The Environmental Student Fee Accountability Committee is accepting sustainability project proposals for their 2022-23 Project Slate. The committee is seeking proposals from anyone in the Truman State University community who has an idea for improving the sustainability of Truman’s campus.
The Committee receives many proposals for sustainability every year from students and organizations of all backgrounds.
Chairman of the Committee, Drew Arends said the ESFAC projects are funded entirely by the five-dollar student fee paid every semester.
“ESFAC only relies on that fee,’ Arends said. “There is the sustainability office on campus — that organization and some other environmental clubs are provided funding by the University itself. But these projects are funded solely by the ESFAC fee,” Arends said.
Arends said past approved proposals include the solar panels at the University farm, bee houses for the native bees at the University farm, water bottle filling stations around campus and the new recycling bins in the Student Union Building.
ESFAC uses specific criteria to decide whether to approve a proposal. Arends said criteria includes environmental benefit, visibility to students, cost-effectiveness, the project’s effect on Truman’s image, feasibility, student impact, time sensitivity and student opinion.
The Committee is composed of student-at-large representatives, Student Government representatives and other representatives from environmental organizations on campus. The group will rate every proposal based on the specific criteria used by ESFAC.
“The Project Slate passed by Student Government is an accumulative list of all those proposals, and when they pass that as well, the proposals can be funded,” Arends said.
ESFAC also allocated some of the money from the student fees to long-term projects carried out over many years, such as the solar panels at the University farm. Arends said ESFAC received a total of about $34,000 from student fees this year to use toward the proposed sustainability projects.
ESFAC not only allocates money for small campus projects but also uses it toward active change in the community, Arends said. Previously, ESFAC has funded speakers for sustainability month and earth week, as well as an environmental class that was held last semester.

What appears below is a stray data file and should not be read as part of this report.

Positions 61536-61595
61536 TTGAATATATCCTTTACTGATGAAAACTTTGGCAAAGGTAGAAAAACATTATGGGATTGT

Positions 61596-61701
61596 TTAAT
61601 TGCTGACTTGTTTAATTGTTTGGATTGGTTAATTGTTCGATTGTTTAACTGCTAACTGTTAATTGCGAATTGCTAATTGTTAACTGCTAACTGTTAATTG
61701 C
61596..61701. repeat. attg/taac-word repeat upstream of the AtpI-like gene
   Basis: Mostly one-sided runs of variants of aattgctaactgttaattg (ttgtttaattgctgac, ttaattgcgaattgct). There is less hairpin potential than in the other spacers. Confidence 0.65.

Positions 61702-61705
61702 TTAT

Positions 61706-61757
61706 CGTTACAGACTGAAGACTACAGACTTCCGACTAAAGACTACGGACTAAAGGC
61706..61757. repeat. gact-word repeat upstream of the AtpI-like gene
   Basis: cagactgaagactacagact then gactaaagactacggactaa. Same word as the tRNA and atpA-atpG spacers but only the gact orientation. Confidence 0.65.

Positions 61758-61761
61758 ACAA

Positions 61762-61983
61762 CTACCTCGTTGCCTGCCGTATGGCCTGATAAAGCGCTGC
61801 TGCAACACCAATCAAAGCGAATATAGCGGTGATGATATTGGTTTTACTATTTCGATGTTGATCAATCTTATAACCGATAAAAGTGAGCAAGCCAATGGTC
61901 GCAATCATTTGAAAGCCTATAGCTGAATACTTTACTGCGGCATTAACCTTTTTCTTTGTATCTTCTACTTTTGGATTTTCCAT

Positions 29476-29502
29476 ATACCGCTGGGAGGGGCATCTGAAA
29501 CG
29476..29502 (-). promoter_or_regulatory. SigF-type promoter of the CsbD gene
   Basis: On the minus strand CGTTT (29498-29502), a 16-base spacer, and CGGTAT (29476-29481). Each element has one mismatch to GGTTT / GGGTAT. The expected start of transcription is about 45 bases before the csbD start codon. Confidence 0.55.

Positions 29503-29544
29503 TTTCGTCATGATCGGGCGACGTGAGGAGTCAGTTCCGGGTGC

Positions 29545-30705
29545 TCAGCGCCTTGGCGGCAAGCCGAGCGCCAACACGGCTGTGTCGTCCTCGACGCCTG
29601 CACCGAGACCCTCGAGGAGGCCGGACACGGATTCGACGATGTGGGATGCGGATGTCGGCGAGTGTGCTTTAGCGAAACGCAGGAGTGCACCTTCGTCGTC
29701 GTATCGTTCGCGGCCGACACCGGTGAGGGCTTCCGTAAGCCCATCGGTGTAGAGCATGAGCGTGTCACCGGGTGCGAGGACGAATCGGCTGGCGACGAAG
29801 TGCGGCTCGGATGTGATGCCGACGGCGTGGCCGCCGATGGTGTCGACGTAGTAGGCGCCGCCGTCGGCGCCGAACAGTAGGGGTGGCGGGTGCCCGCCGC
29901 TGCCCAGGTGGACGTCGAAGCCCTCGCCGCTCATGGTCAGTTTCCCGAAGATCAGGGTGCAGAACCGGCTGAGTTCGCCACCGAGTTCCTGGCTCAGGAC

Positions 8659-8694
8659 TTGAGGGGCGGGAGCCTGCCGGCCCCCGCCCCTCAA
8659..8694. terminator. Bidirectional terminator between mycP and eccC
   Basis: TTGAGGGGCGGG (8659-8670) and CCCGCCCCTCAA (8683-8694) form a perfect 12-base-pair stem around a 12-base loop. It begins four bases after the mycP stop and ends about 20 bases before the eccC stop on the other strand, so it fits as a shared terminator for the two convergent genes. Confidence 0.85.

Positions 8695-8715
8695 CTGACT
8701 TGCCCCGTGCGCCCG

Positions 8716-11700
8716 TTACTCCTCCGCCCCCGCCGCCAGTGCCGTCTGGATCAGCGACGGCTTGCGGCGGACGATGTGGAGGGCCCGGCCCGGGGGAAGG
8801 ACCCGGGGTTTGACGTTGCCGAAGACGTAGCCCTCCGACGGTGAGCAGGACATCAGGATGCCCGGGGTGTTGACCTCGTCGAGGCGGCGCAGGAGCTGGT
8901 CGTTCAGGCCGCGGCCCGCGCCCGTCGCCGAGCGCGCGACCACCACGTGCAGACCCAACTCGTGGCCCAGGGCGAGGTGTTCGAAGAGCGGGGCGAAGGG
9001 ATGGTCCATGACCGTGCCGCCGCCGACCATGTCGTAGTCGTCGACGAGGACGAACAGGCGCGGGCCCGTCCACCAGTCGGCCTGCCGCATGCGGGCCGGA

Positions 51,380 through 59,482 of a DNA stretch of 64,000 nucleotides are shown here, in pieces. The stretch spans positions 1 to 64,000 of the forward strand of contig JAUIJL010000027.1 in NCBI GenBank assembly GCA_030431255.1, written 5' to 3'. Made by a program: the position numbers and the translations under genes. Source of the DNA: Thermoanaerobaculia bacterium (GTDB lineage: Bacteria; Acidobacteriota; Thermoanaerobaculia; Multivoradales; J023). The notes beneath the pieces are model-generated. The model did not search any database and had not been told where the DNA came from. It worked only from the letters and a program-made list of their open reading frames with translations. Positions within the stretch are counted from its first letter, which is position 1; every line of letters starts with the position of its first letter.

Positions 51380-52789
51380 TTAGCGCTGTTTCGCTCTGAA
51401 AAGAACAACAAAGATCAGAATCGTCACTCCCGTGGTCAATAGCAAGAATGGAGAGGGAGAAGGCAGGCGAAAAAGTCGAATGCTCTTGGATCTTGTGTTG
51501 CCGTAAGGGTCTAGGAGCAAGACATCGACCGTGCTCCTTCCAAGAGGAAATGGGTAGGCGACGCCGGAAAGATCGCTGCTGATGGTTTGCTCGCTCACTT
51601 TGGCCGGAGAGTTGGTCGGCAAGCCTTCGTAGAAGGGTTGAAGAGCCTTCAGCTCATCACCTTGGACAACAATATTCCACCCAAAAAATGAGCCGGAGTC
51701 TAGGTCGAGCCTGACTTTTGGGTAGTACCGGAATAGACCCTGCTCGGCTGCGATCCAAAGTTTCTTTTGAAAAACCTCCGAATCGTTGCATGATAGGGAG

“It spans everything — from curriculum to outdoors to energy,” Arends said. “There is no real limit to what the sustainability component includes.”
The student input for the ESFAC process makes it unique. Arends said while other universities in Missouri have faculty or sustainability departments to decide which proposals to implement for the students, the students lead the cause at Truman State University.
ESFAC has impacted many sustainable and environmental clubs in the past, including the Save The Bees Club. Gabbi Woods, former club president, shared her experience with receiving funds from the ESFAC 2021-22 Project Slate.
The purpose of the Save The Bees Club is to promote habitats for the native bees in the area. The club sent in a proposal for new bee houses for the native bees and for a small pond to minimize the distance the bees have to travel for water, Woods said.
“We have a space at the Truman farm where we have honeybees and native plants we bought and planted,” Woods said. “Without ESFAC, we would have never gotten the solar panels and the club would have never gotten the bee houses or the pond membrane.”
Arends is finishing his two-year term as chairman of the Committee and has high hopes for the future of ESFAC and sustainability on Truman’s campus.
“These are the kind of efforts on-campus students can be involved with and feel like they’re making a difference,” Arends said.
There have already been many proposals submitted. Any student can be involved. There are student representatives that can be a part of the committee and vote, if you want to take the next step in being a part of the decision making process, Arends said.
The previous deadline for submitting project proposals of Jan. 31 has been extended to Friday, Feb. 10.
Arends expressed his desire for those on campus and in the community to take part of the advantages ESFAC gives Truman State University.
“I think the most important thing that I’d like people to know is that this fee is for them, it is funded by students, a selection of students chooses it, and really has the power to be driven by not just students, but community members of Truman,” Arends said. “It’s a great opportunity for student-chosen sustainability projects.”